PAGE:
Meet the Little-Known Inventor of Vehicle-to-Grid Tech. It is Not a Mere Fad
Under the radar, Willett Kempton is one of the most-cited researchers in EVs
Until the middle of the decade, electric vehicles will cost more on average than combustion. So to attract buyers beyond first-movers, automakers have resorted to sales gimmicks. Among them has been this notional argument: If you have the right technology, you can earn extra dollars by selling the charge in your battery back to the grid. This idea, which goes by the nickname vehicle-to-grid, or V2G, is often touted by EV evangelists who cleverly point out that people’s cars just sit around in driveways and parking lots most of the time.
The result has not been a stampede to showrooms, as most ordinary motorists hold off for big, promised sticker price drops in the middle of the decade when battery technology improves. The theory of a collective fortune to be earned by vehicle-owners, all hooked up to a hungry grid while they obliviously work or sleep, has seemed to just sit there in the annals of hifalutin hypotheses.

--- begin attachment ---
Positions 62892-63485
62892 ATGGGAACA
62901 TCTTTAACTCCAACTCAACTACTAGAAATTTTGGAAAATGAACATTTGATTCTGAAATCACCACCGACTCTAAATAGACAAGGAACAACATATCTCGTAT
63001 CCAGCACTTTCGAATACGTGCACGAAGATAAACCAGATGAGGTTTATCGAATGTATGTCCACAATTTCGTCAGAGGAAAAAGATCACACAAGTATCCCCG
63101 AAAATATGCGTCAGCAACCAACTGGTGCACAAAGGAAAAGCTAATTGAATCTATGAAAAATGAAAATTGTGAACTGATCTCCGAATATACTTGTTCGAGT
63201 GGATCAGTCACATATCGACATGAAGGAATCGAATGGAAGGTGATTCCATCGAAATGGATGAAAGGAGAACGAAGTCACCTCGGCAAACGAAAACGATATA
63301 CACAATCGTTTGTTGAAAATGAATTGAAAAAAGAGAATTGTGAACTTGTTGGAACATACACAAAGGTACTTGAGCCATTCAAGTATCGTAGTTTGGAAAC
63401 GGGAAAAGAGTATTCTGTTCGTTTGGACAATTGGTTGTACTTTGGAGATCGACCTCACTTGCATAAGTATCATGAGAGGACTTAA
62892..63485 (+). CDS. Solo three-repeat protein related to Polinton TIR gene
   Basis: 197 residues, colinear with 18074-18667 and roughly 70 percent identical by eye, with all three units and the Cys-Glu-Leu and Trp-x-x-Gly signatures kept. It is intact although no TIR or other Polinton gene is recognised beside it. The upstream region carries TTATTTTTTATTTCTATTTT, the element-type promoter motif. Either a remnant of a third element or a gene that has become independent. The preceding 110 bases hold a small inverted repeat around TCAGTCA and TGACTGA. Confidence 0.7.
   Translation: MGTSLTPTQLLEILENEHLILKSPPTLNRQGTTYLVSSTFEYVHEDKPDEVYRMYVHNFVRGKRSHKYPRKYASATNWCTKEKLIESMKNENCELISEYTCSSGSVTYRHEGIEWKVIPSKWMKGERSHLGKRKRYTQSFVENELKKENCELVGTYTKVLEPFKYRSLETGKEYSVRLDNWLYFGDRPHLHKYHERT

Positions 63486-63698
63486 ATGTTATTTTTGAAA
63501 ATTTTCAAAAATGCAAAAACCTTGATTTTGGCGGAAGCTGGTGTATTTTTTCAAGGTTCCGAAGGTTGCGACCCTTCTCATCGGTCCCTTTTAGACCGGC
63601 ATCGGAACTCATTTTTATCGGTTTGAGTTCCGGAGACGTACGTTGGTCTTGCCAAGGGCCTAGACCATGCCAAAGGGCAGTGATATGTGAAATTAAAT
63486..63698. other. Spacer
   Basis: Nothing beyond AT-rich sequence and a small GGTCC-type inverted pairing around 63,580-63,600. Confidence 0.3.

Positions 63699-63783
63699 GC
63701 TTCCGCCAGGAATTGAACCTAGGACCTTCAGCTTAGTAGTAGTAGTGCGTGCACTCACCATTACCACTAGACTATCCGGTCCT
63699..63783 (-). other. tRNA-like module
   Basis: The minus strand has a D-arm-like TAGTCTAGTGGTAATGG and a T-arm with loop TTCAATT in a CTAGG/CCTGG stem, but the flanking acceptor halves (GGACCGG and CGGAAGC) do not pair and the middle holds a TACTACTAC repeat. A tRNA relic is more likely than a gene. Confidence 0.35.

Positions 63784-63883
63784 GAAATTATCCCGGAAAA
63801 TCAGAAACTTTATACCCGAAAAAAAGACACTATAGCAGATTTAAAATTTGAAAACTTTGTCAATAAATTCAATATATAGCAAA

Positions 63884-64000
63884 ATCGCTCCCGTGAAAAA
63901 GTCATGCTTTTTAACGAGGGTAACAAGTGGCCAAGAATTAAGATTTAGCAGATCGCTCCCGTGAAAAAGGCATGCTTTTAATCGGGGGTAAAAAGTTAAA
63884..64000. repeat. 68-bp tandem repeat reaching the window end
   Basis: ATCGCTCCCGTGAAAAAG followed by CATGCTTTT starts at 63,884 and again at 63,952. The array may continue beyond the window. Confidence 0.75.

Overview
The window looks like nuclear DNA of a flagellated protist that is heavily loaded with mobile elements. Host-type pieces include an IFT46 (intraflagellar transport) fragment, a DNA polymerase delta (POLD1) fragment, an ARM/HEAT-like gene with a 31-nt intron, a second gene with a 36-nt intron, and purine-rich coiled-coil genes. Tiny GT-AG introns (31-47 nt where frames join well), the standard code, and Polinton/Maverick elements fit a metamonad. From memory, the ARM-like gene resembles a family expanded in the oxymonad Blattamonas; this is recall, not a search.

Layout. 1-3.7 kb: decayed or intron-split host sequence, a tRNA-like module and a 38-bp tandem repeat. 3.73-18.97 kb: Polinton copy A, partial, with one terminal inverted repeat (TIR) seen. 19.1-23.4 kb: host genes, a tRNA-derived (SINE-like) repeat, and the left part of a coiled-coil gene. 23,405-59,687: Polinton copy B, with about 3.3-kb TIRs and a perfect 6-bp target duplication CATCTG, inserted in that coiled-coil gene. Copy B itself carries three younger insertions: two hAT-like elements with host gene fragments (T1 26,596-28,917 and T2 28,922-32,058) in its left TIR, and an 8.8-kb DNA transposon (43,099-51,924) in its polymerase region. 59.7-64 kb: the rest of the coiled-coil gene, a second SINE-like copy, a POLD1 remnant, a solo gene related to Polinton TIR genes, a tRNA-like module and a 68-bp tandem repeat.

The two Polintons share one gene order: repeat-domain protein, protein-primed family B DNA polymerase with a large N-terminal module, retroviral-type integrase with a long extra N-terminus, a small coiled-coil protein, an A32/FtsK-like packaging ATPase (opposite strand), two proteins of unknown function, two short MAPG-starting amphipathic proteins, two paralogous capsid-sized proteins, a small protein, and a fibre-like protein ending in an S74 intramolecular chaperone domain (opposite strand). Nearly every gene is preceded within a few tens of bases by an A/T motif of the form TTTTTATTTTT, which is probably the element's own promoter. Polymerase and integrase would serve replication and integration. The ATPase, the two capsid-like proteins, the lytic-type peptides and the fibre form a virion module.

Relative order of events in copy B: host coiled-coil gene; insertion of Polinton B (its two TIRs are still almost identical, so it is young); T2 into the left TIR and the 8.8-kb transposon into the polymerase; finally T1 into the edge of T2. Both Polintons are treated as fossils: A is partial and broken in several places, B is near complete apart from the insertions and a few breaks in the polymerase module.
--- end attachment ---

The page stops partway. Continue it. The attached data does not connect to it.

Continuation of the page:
Yet it turns out that V2G is no faddish notion, but a term going back to a paper about a quarter century ago. Its inventor, a little-known University of Delaware professor named Willett Kempton, is armed with a fistful of patents for his idea. And Nuvve, a company he co-founded that went public in a Spac in March, saw its share price soar as much as 56% yesterday before ending the day up 30.9%.
Nuvve is part of a groundswell of businesses seeking to prod EVs into the mainstream by seizing on one of their main sticking points — how to quickly charge up. In a niche play, Nuvve’s strategy is to go after public and school bus fleets by offering attractive financing terms. To that end, Nuvve yesterday announced a $750 million tie-up with Stonepeak Infrastructure Partners, a New York-based private equity firm. With most municipalities and school districts strapped for cash but increasingly pushed to cut greenhouse gas emissions, Nuvve offers a more or less turnkey package in which it finances the cost of a charging hub, including V2G technology. The municipality or school district pays out what it normally would if it were running diesel buses, and through the V2G can defray the cost of…